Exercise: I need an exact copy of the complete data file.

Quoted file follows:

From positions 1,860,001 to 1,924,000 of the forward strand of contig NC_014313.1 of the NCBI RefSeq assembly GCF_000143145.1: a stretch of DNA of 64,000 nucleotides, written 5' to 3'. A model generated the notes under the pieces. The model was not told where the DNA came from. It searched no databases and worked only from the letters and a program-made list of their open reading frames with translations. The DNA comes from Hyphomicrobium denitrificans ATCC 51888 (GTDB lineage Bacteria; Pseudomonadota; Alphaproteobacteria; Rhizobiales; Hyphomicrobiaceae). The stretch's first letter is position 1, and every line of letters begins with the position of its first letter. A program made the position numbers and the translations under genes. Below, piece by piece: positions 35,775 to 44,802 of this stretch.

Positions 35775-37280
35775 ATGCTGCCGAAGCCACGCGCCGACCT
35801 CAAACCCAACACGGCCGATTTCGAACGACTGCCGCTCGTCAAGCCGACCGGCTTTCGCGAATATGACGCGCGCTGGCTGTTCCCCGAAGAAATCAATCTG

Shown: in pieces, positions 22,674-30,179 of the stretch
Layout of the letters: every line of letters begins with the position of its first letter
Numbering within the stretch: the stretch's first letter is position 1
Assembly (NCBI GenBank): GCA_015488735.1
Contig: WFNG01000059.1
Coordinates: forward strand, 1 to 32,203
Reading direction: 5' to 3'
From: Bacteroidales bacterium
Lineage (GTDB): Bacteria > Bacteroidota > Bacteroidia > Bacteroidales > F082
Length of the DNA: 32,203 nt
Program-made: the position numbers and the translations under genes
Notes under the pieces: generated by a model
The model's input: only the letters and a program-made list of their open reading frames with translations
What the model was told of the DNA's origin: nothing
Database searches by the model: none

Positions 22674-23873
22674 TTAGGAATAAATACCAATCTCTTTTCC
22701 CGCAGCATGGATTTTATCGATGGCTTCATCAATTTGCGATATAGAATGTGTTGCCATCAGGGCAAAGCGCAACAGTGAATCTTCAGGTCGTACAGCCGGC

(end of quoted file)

From positions 1,860,001 to 1,924,000 of the forward strand of contig NC_014313.1 of the NCBI RefSeq assembly GCF_000143145.1: a stretch of DNA of 64,000 nucleotides, written 5' to 3'. A model generated the notes under the pieces. The model was not told where the DNA came from. It searched no databases and worked only from the letters and a program-made list of their open reading frames with translations. The DNA comes from Hyphomicrobium denitrificans ATCC 51888 (GTDB lineage Bacteria; Pseudomonadota; Alphaproteobacteria; Rhizobiales; Hyphomicrobiaceae). The stretch's first letter is position 1, and every line of letters begins with the position of its first letter. A program made the position numbers and the translations under genes. Below, piece by piece: positions 35,775 to 44,802 of this stretch.

Positions 35775-37280
35775 ATGCTGCCGAAGCCACGCGCCGACCT
35801 CAAACCCAACACGGCCGATTTCGAACGACTGCCGCTCGTCAAGCCGACCGGCTTTCGCGAATATGACGCGCGCTGGCTGTTCCCCGAAGAAATCAATCTG

Shown: in pieces, positions 22,674-30,179 of the stretch
Layout of the letters: every line of letters begins with the position of its first letter
Numbering within the stretch: the stretch's first letter is position 1
Assembly (NCBI GenBank): GCA_015488735.1
Contig: WFNG01000059.1
Coordinates: forward strand, 1 to 32,203
Reading direction: 5' to 3'
From: Bacteroidales bacterium
Lineage (GTDB): Bacteria > Bacteroidota > Bacteroidia > Bacteroidales > F082
Length of the DNA: 32,203 nt
Program-made: the position numbers and the translations under genes
Notes under the pieces: generated by a model
The model's input: only the letters and a program-made list of their open reading frames with translations
What the model was told of the DNA's origin: nothing
Database searches by the model: none

Positions 22674-23873
22674 TTAGGAATAAATACCAATCTCTTTTCC
22701 CGCAGCATGGATTTTATCGATGGCTTCATCAATTTGCGATATAGAATGTGTTGCCATCAGGGCAAAGCGCAACAGTGAATCTTCAGGTCGTACAGCCGGC